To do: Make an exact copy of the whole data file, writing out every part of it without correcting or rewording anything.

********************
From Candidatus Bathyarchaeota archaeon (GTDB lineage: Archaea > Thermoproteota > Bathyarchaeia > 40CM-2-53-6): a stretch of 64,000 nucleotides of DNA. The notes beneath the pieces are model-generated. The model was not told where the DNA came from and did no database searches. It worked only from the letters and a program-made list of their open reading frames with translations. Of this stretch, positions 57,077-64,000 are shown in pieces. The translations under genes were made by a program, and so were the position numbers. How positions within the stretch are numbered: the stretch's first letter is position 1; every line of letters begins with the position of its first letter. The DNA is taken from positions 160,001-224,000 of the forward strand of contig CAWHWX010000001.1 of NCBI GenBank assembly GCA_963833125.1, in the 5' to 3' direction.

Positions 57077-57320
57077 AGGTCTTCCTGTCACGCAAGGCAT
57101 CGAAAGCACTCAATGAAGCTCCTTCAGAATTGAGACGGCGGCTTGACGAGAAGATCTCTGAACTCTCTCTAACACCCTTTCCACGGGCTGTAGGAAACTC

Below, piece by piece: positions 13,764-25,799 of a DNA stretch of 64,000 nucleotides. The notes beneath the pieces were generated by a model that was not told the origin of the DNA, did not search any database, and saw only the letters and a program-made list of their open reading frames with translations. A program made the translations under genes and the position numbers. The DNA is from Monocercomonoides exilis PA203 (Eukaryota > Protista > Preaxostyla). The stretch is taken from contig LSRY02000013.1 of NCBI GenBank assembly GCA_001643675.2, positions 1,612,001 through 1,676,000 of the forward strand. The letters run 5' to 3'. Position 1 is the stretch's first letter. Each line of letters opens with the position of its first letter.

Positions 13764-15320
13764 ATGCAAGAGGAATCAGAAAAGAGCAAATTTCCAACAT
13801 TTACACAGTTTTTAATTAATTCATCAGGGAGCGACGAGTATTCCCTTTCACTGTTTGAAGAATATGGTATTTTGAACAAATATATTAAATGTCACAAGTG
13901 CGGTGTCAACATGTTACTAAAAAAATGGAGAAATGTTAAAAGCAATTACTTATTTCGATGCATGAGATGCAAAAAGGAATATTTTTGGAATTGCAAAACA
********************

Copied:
From Candidatus Bathyarchaeota archaeon (GTDB lineage: Archaea > Thermoproteota > Bathyarchaeia > 40CM-2-53-6): a stretch of 64,000 nucleotides of DNA. The notes beneath the pieces are model-generated. The model was not told where the DNA came from and did no database searches. It worked only from the letters and a program-made list of their open reading frames with translations. Of this stretch, positions 57,077-64,000 are shown in pieces. The translations under genes were made by a program, and so were the position numbers. How positions within the stretch are numbered: the stretch's first letter is position 1; every line of letters begins with the position of its first letter. The DNA is taken from positions 160,001-224,000 of the forward strand of contig CAWHWX010000001.1 of NCBI GenBank assembly GCA_963833125.1, in the 5' to 3' direction.

Positions 57077-57320
57077 AGGTCTTCCTGTCACGCAAGGCAT
57101 CGAAAGCACTCAATGAAGCTCCTTCAGAATTGAGACGGCGGCTTGACGAGAAGATCTCTGAACTCTCTCTAACACCCTTTCCACGGGCTGTAGGAAACTC

Below, piece by piece: positions 13,764-25,799 of a DNA stretch of 64,000 nucleotides. The notes beneath the pieces were generated by a model that was not told the origin of the DNA, did not search any database, and saw only the letters and a program-made list of their open reading frames with translations. A program made the translations under genes and the position numbers. The DNA is from Monocercomonoides exilis PA203 (Eukaryota > Protista > Preaxostyla). The stretch is taken from contig LSRY02000013.1 of NCBI GenBank assembly GCA_001643675.2, positions 1,612,001 through 1,676,000 of the forward strand. The letters run 5' to 3'. Position 1 is the stretch's first letter. Each line of letters opens with the position of its first letter.

Positions 13764-15320
13764 ATGCAAGAGGAATCAGAAAAGAGCAAATTTCCAACAT
13801 TTACACAGTTTTTAATTAATTCATCAGGGAGCGACGAGTATTCCCTTTCACTGTTTGAAGAATATGGTATTTTGAACAAATATATTAAATGTCACAAGTG
13901 CGGTGTCAACATGTTACTAAAAAAATGGAGAAATGTTAAAAGCAATTACTTATTTCGATGCATGAGATGCAAAAAGGAATATTTTTGGAATTGCAAAACA